Follow-ups:


This article has been republished on Java Code Geeks (05/01/2013), and on Dzone's Javalobby (05/01/2013).

Saturday, April 6, 2013

JPA - Hibernate - Type mapping on package level

When we are finally mature enough to use some custom types mapping in JPA, we usually stuck with some provider specific solution, because JPA itself doesn't define any mechanism for doing it. Let me show you an example of custom type mapping definition for one of the JPA providers - Hibernate.

Suppose that we use Joda Money in our project, and have an entity with property having type Money. There are already pretty nice type mapping implementations for Money, provided by Jadira - User Types project. All we have to do is just let Hibernate know that we want to use specific type mapping.

When you look at the Hibernate Docs, Section 5.1.4.1.1: Type, you'll see few possibilities, starting from the simplest - using @Type annotation on each property having Money type. This choice can be good if you have only one, or very few, properties of this type in your domain mapping. It is very probable that sooner or later, when your project will grow enough, there will be more and more of them, and you end up with many similar lines defining the same type mapping.

If you aren't a big fan of repeating yourself, or you don't trust in refactorings made by your apprentices ;), you should consider another way, using @TypeDefs and @TypeDef annotations.

As you may read in Hibernate documentation: "These annotations can be placed at the class or package level." - Let's focus on the second option - package level.

We will place these annotations in package-info.java for our domain entities holding package (see: Java Language Specification - 7.4.1. Named Packages). It will look like this:

Now, when you map the property using Money type, you can do it without additional type mapping specification, just like this:

One technical note, before you become happy Money mapping user ;) - Because PersistentMoneyAmount uses single column (holding amount) for Money mapping, it requires defining of currency which will be used along with the amount. The default currency can be defined as Persistence Unit property: jadira.usertype.currencyCode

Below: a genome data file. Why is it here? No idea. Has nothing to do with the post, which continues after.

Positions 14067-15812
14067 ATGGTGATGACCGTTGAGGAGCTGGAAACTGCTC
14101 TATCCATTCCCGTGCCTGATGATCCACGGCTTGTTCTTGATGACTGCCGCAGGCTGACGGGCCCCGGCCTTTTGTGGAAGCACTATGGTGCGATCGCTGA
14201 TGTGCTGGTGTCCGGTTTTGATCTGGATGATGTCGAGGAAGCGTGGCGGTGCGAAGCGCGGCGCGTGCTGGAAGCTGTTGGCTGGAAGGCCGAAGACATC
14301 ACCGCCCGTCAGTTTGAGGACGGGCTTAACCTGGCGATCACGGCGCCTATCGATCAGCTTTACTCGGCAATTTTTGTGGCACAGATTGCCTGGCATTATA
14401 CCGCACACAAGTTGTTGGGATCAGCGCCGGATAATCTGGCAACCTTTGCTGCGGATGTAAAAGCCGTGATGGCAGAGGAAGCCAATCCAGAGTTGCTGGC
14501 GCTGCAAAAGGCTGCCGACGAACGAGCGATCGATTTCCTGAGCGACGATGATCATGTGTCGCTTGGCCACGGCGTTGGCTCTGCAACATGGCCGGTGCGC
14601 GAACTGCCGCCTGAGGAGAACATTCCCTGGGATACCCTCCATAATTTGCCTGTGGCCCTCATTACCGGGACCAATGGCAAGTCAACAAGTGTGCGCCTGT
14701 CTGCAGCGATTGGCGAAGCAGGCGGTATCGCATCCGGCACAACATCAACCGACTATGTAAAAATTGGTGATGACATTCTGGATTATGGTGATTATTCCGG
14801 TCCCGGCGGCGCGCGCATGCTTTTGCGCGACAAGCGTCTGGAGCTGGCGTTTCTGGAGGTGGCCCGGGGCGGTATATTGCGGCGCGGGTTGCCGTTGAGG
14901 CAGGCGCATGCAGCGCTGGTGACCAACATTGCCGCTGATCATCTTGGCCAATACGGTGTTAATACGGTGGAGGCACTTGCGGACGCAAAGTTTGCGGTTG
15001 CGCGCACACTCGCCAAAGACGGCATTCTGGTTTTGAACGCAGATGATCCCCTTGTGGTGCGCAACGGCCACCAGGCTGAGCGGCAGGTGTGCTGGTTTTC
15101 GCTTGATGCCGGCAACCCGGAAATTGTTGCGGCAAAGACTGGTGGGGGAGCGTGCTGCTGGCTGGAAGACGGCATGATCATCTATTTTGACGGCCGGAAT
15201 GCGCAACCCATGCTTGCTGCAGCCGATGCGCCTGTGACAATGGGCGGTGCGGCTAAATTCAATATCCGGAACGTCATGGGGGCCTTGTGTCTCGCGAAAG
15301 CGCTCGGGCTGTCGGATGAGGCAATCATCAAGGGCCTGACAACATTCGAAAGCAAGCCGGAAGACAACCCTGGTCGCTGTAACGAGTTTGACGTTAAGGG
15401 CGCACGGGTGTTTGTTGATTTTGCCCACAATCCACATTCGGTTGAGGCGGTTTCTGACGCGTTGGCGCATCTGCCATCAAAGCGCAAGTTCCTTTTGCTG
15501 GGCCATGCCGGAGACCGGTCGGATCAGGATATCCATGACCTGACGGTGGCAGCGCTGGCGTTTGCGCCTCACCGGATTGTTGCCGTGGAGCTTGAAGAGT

PS. Don't treat the above Money example as the guideline of Joda Money mapping :), there are probably better ways of doing it, see Jadira User Types blog.

Few links for the dessert:





Follow-ups:


This article has been republished on Java Code Geeks (04/09/2013), and on Dzone's Javalobby (04/15/2013).

Sunday, December 2, 2012

Spring's Web MVC - Redirect to the Memory Leak

They say that one rock can cause an avalanche. Lately, one of my Colleagues, Marcin Radoszewski, gave me such a rock. You'll probably never guess what it is, but there is a chance, that you use it in many of your Web Applications. Allow me to introduce this rock to you :)

You probably well know redirect after post pattern. Using Spring Framework you have few ways to implement it, let's focus on one of them, returning the target URL as the String with redirect: prefix.

Suppose that we have controller using this method of redirecting, and we have to pass some parameters during the redirect, let it be some entity ID for example:

@RequestMapping(method = RequestMethod.POST)
public String onPost(...) {
    ...
    return "redirect:form.html?entityId=" + entityId;
}

As you see, our rock doesn't look dangerous, it even doesn't look suspicious :) - What the heck is wrong with that?! - you may ask. Well, to explain that, we have to take a look at the way how Spring Framework handles the value returned by you.

You may start from reading Resolving views in Spring Framework documentation, and then take a closer look at the source code of AbstractCachingViewResolver, which is base class for many different View Resolvers in Spring, including: JSP, FreeMarker, Velocity, Jasper Reports, Tiles and XSLT view resolvers.

When resolveViewName method is called on AbstractCachingViewResolver it uses HashMap based view cache to speed up view resolving in the future calls, and cache key is by default created using view name and current locale.

Now to the clue :) - when you use the above method of redirecting, Spring Framework uses the whole String returned from your controller's method as the view name, including all parameters included in the target URL. Each time you perform the redirect, the parameters may vary, thus such a redirect will leave one additional entry in view cache of  AbstractCachingViewResolver, causing memory leak.

How soon that will kill my application? - you may ask. That depends on the amount of memory assigned to JVM, and the number of performed redirects :) - I've made some tests using: -Xmx64M option, with simple application build from only one controller - see this example. After about 76400 redirects the application died with OutOfMemoryError: Java heap space.
 


Follow-ups:


This article has been republished on Java Code Geeks (12/07/2012), and on Dzone's Javalobby (12/10/2012).